How Trump’s Indictment Could Affect The 2024 Election
MAR. 31, 2023, AT 9:54 AM
On Thursday, a Manhattan grand jury voted to indict former President Donald Trump, making him the first president in U.S. history to be indicted. As of now, though, we still have many questions — including how this bombshell will affect his campaign to regain the presidency in 2024.
Since we have no precedent to guide us, the honest answer is that we don’t know how this will affect Trump politically. Any of these three things could happen: This news could hurt Trump; it could help him; or it could not impact the race at all. Here’s a look at the arguments for all three.
Scenario 1: It will hurt Trump
Breaking news: Scandals are bad for political candidates. According to our research, scandal-plagued incumbents performed an average of 9 percentage points worse than expected in general elections1 between 1998 and 2016. And we have more recent evidence, too: Herschel Walker, the anti-abortion Republican candidate for U.S. Senate in Georgia in 2022, slipped a few points in the polls after it was revealed that he had paid for his pregnant then-girlfriend to get an abortion in 2009.2 And when the election results came in, Walker (also besieged by other scandals) underperformed the rest of the Republican ticket in Georgia by between 3 and 6 points. So even in this age of intense partisanship, scandals still appear to hurt a candidate’s chances of winning.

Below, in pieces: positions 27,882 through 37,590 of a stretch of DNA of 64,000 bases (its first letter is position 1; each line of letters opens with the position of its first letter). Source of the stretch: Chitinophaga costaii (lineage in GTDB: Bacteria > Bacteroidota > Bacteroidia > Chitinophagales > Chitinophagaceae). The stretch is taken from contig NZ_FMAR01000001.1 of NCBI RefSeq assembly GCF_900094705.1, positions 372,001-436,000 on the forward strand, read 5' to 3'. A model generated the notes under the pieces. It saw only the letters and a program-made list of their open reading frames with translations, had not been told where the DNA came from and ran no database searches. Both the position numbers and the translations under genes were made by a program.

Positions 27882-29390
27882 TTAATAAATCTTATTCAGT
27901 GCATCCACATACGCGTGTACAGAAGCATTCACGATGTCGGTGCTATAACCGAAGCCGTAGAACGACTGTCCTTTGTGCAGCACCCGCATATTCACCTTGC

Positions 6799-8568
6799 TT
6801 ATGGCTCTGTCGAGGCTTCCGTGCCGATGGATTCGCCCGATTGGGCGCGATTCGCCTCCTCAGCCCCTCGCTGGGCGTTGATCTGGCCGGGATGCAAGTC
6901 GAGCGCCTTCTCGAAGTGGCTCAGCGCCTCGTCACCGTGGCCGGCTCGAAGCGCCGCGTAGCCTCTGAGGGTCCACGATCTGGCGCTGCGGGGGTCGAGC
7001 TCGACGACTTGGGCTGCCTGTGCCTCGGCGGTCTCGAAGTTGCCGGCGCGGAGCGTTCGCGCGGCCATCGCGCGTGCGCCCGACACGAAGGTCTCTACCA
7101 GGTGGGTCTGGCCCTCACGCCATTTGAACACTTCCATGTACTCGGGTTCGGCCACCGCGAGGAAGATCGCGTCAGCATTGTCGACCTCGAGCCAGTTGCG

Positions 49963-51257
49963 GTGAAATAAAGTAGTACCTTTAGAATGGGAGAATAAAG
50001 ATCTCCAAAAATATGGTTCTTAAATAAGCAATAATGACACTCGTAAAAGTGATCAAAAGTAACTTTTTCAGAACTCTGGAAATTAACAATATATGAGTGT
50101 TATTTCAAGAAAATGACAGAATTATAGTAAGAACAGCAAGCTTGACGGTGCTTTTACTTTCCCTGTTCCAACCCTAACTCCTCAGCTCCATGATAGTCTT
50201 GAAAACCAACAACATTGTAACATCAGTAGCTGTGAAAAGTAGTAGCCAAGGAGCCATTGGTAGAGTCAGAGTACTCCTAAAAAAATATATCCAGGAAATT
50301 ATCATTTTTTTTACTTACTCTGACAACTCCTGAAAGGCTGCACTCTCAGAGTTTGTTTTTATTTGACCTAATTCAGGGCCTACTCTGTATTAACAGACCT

Polls also support the hypothesis that an indictment would hurt Trump’s chances of becoming president again. But I want to preemptively warn you: Over the next few weeks, you might see some polls asking Americans if the indictment makes them more or less likely to vote for Trump. You should not put a lot of stock in these polls. Most people who say the indictment makes them less likely to vote for Trump were probably never planning to vote for Trump in the first place.
Instead, pay more attention to polls like this one from Quinnipiac University that was conducted before news of Trump’s indictment broke (but after Trump teased that it might happen on social media). Quinnipiac found that 53 percent of registered voters considered the accusations about Trump paying hush money to Stormy Daniels to conceal an affair3 to be either “very serious” or “somewhat serious.” And 56 percent believed that if criminal charges were filed against Trump, they should disqualify him from running for president again. While the indictment does not legally disqualify Trump from serving as president, it sure seems like many voters will hold it against him.